Today's Top Biotech Stories: Ampio Pharmaceuticals, Auxilium Pharmaceuticals, Bayer, and Medivation

Today's top stories in healthcare and biotech.

Feb 28, 2014 at 9:13AM

Although we don't believe in timing the market or panicking over market movements, we do like to keep an eye on big changes -- just in case they're material to our investing thesis.

Let's take a look at the top stories in biotech and health care this morning -- keep an eye out for Ampio Pharmaceuticals (NYSEMKT:AMPE), Auxilium Pharmaceuticals (NASDAQ:AUXL), Bayer AG (NASDAQOTH:BAYRY) and Medivation, (NASDAQ:MDVN)

Ampio raises cash
Per usual with developmental biotechs, Ampio Pharmaceuticals is raising money today via a secondary offering, causing shares to fall close to 5% in premarket trading. According to the press release, Ampio will sell 8,500,000 shares of its common stock to the public at $7.00 per share, raising $59.5 million for the company in gross proceeds. What's notable about this offering is that it comes at a 13% discount relative to yesterday's closing price. 
Ampio said it will use the proceeds from the sale for working capital, general corporate purposes, and the completion of the Ampion and Optina clinical trials.

Is this raise cause for concern? If you are a regular investor in development biotechs, then you are probably well aware that this is business as usual for companies at this stage in their life cycle. If this is your first developmental biotech investment, welcome aboard!

Auxilium beats on earnings estimates
Shares of Auxilium Pharmaceuticals are up in pre-market trading this morning after the company beat Wall Street's estimates for both fourth quarter earnings per share and revenue. Specifically, earnings per share beat estimates by $0.05 at $0.27, and fourth quarter revenue came in at $125 million, beating estimates by a notable 12%. Total 2013 revenues came in at $400.7 million, a 32% increase year over year. 

Most of this beat can be attributed to the company's newly approved Peyronie's disease drug Xiaflex, with revenues coming in at $19.7 million for the quarter. Looking ahead, Auxilium expects 2014 to be a banner year, as revenues are projected to grow between 18% to 22% for the year. So, you may want to keep tabs on this growth story moving forward. 

Bayer misses on revenue estimates
Increasing R&D expenses combined with instability in the EURO this year put a damper on revenues at biopharma giant Bayer today. The company's adjusted Q4 EBITDA came in at €1.77 billion and sales increased by 0.3% to a record high of €9.89 billion  due to increasing sales of its top five drugs, Xarelto, Adempas, Stivarga, Xofigo, and Eylea. Bayer expects revenues to grow by about 0.50% to 1% in 2014, although this estimate does not factor in potential sales from their purchase of Dihon Pharmaceutical Group 

Medivation's Xtandi disappoints
Shares of Medivation are down more than 12% in pre-market trading this morning following disappointing guidance for the company's prostate cancer drug Xtandi, coupled to a handful of analyst downgrades.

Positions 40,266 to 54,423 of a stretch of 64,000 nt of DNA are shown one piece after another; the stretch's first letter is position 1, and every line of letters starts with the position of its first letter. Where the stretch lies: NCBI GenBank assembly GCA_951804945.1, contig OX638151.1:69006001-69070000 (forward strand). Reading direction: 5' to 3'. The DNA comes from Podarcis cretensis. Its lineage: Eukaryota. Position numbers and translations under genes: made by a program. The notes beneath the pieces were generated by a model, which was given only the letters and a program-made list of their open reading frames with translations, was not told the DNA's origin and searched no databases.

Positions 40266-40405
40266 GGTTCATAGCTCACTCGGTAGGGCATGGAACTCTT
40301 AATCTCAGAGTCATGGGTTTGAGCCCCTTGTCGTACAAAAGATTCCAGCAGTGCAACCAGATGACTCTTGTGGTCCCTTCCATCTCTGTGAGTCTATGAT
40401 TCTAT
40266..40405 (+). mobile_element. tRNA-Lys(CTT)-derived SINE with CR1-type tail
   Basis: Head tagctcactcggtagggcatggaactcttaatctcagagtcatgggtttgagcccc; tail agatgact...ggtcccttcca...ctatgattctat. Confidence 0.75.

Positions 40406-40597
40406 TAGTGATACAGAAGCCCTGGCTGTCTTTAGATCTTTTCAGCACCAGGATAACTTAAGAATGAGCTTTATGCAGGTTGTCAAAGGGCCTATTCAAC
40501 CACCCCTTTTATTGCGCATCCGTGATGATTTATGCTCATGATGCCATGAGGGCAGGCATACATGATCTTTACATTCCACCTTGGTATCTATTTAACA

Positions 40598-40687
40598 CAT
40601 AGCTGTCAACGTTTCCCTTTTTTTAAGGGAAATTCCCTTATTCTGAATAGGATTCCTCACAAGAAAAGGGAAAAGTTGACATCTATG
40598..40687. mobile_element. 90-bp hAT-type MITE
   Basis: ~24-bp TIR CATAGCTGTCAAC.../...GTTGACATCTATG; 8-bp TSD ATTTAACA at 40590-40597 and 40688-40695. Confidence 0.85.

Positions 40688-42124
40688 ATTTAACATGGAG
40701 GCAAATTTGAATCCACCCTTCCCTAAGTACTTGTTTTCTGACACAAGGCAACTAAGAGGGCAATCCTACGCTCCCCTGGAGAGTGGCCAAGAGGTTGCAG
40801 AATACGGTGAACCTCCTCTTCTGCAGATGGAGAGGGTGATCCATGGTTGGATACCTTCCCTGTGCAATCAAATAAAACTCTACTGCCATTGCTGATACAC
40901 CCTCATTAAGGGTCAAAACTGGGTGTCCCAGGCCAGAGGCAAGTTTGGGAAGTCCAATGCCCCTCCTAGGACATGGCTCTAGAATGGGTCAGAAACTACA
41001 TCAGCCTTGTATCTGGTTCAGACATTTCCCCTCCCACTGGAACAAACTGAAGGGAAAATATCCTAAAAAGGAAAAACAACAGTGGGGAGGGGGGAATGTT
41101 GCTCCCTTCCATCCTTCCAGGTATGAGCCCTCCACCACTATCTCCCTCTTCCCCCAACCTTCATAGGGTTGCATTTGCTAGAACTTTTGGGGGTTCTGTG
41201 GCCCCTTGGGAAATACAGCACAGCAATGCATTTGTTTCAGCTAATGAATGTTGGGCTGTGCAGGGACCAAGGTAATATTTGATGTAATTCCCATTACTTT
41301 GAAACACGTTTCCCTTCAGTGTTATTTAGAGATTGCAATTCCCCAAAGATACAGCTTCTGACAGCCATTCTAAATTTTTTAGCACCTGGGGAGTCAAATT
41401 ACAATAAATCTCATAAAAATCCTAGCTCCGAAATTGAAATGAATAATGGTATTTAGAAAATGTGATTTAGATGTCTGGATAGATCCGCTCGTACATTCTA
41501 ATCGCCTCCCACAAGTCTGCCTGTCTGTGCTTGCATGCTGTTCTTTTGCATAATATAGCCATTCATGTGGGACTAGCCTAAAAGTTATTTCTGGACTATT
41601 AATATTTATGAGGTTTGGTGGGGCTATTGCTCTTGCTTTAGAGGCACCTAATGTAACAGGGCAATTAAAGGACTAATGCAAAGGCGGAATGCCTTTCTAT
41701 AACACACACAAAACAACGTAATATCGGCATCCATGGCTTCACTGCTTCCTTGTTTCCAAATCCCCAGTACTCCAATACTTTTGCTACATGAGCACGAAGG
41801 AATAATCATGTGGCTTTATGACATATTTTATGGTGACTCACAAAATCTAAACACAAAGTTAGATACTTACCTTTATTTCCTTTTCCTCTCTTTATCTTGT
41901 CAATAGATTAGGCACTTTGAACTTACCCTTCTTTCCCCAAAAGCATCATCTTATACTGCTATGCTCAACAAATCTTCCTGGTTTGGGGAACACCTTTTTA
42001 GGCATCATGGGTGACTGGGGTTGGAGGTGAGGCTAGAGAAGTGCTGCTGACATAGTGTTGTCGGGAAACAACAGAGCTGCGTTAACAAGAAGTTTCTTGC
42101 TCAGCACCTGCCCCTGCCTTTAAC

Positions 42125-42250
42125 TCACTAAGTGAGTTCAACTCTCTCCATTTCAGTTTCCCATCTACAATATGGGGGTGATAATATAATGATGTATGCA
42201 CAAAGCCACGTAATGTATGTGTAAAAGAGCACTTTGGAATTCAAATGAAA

U.S. net sales of Xtandi were $126.1 million in the fourth quarter and $392.4 million for the full year 2013. While many drugs would be viewed as a smashing success with such numbers, the problem is that Xtandi was expected to come in closer to $400 million, on its way into the $1 to $2 billion range in terms of peak sales. Put simply, Xtandi is not currently on track to live up to those prior expectations, at least according to Medivation's 2014 guidance.

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4 in 5 Americans Are Ignoring Buffett's Warning

Don't be one of them.

Jun 12, 2015 at 5:01PM

Admitting fear is difficult.

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The catch was: Attendees weren't allowed to record any of it. No audio. No video. 

Our team of analysts wrote down every single word Buffett and Munger uttered. Over 16,000 words. But only two words stood out to me as I read the detailed transcript of the event: "Real threat."

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KPMG advises we're "on the cusp of revolutionary change" coming much "sooner than you think."

Even one legendary MIT professor had to recant his position that the technology was "beyond the capability of computer science." (He recently confessed to The Wall Street Journal that he's now a believer and amazed "how quickly this technology caught on.")

Yet according to one J.D. Power and Associates survey, only 1 in 5 Americans are even interested in this technology, much less ready to invest in it. Needless to say, you haven't missed your window of opportunity. 

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David Hanson owns shares of Berkshire Hathaway and American Express. The Motley Fool recommends and owns shares of Berkshire Hathaway, Google, and Coca-Cola.We Fools don't all hold the same opinions, but we all believe that considering a diverse range of insights makes us better investors. The Motley Fool has a disclosure policy.

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